Sunday, July 30, 2006

Arai RX7 Corsair

I bought a new helmet yesterday. I'm doing a trackday on Labor Day, and didn't want to use either of my existing helmets.

I have a Schuberth C2 that I normally use for riding - it's a flip-front, and I'd rather not use it on the track. And my old Shoei RF1000 never fit me well. Also, Buttonwillow is really hot in the summer. I went to Road Rider and bought the most ventilated helmet they had - Arai RX7 Corsair. I don't like the shield system on Arai's, but this helmet fits me well, and definitely vents - I had plenty of airflow riding in it today. It also seems a little more aerodynamic than my Schuberth on an unfaired bike.

Friday, June 2, 2006

BMW R1200GS Hepco Becker Crash Bars

It's not a proper GS until it has crash bars (engine protection bars) installed. I picked the ones made by Hepco-Becker.

Installation is pretty simple, once you figure out what goes where. The included instructions are in German (which I can't read), so they were pretty useless. Here's how to install them. One thing to note - don't tighten anything until the very end. You'll need a rubber mallet to beat on the side bars to make them fit into the center part of the bar. Once it fits, then you can tighten to specified torque.

The bars come in 3 parts

These little bolts hold the top center part to the bike

These tiny bolts secure the 3 parts of the bars together

These bolts and spacers are for mounting the side bars

Bike before installation

The top center part of the bars mounts in front of that black plastic cover above.

It is mounted with one bolt on each side (with the 2 small bolt holes in the tubular section facing down and back). The mounting hole on the right side of the bike is already open, but the left side hole has a bolt in it that is holding the silver oil tube in place. You can see the silver bolt in the following picture, it holds the vertical oil tube to the black thingy behind and to the right of it.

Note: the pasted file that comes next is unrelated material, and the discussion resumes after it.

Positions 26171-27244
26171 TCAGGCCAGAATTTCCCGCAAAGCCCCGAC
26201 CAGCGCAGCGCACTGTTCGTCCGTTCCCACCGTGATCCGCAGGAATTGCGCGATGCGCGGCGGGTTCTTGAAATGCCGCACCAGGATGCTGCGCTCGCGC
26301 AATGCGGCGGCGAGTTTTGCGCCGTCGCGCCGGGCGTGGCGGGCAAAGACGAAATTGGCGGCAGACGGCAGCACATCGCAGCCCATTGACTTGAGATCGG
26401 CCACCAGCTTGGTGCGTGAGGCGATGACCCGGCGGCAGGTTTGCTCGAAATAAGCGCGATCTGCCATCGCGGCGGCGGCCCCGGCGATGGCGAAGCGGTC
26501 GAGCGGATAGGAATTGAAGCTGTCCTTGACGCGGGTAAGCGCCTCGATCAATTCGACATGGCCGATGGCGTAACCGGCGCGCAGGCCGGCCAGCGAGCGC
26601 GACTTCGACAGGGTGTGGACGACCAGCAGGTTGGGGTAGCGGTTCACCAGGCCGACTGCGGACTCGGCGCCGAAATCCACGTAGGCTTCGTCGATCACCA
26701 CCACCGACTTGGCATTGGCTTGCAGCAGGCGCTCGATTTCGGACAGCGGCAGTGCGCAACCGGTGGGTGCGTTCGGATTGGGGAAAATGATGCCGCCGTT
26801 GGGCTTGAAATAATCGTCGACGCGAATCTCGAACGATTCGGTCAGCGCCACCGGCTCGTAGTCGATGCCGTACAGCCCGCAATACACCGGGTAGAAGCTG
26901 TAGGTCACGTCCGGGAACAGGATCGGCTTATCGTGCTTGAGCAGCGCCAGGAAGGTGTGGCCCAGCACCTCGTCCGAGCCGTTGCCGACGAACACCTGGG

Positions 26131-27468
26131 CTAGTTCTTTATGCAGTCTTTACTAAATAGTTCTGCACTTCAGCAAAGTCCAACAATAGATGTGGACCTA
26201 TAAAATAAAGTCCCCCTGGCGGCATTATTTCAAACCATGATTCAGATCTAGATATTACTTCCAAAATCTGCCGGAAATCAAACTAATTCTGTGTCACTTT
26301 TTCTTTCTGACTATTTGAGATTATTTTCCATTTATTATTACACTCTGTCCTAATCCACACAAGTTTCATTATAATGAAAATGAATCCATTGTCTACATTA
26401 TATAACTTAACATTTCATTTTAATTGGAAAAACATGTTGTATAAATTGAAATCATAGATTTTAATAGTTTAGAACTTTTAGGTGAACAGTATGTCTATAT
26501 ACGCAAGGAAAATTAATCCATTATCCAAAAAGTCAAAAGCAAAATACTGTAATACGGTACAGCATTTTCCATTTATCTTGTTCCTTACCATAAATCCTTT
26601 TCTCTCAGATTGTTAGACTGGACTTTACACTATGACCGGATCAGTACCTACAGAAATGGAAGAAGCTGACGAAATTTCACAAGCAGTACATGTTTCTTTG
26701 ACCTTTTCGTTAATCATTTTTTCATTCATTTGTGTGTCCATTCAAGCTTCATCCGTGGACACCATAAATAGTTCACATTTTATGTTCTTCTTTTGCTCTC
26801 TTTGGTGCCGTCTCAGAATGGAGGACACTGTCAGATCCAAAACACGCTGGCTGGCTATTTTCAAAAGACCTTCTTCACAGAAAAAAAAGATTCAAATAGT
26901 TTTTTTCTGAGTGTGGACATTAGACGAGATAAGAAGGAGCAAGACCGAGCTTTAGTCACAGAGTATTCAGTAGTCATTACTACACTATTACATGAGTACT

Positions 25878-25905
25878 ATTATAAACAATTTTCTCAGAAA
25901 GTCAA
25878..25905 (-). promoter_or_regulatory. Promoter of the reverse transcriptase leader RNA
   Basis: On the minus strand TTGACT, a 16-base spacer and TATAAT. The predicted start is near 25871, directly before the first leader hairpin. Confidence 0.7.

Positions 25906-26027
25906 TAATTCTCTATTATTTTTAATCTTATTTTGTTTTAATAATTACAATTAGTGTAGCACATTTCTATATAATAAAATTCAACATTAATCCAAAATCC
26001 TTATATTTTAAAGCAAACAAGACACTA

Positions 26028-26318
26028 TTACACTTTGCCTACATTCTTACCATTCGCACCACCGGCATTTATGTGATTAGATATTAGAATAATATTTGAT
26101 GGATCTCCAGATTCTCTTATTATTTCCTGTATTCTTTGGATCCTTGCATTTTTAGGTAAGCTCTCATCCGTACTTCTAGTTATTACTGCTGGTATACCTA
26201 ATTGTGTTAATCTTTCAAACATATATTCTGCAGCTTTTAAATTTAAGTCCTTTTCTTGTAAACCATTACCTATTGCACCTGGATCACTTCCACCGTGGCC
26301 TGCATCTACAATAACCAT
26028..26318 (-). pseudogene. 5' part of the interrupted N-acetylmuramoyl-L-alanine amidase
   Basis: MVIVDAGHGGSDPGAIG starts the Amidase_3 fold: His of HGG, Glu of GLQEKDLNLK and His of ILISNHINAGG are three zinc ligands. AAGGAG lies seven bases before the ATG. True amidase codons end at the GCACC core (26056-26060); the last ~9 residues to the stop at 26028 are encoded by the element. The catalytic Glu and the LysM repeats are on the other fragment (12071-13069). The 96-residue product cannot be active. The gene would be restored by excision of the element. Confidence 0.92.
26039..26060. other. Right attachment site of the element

Silver bolt holding the oil tube

You have to use a T30 Torx bit and a 10" extension to remove that bolt. Nothing will fall off if you remove it (you'll replace it with another one shortly).

Now you need to install (don't tighten yet) the top center part of the bar. Take the 2 small bolts included, their 2 washers, and the one small aluminum spacer. The spacer goes on the left side between the bar and the bike, and mounts with the longer bolt. The washers go on both sides between the bolt and the bar. Install the left side first (loosely), then slide the right side on and install that bolt (also loosely).

Left side bolt, washer and spacer (upside down)

Left side installation

Right side bolt and washer (upside down)

Right side installation

Top part loosely installed

Don't tighten anything until the end!!! You'll need a rubber mallet to get everything in place correctly before tightening anything!

Test fit of the left side of the bars:

The side bars attach to the bike using 2 bolts each. The thinner bolts (M10) go into the hole (on each side) in the engine case that doesn't have anything in it on a stock bike. You can see it in the picture below between the silver oil tube and the oxygen sensor:

Left side of the engine case

The shorter M10 bolt and spacer go on the left side, the longer ones on the right.

The other 2 bolts (M12, the thicker ones) replace the frame-to-engine mounting bolts. You can see the existing bolt in the picture above to the right of the silver oil tube, holding the frame tube to the engine. Their spacers (both bolts and spacers are the same) end up inside the frame hole where the existing Torx bolt is hiding.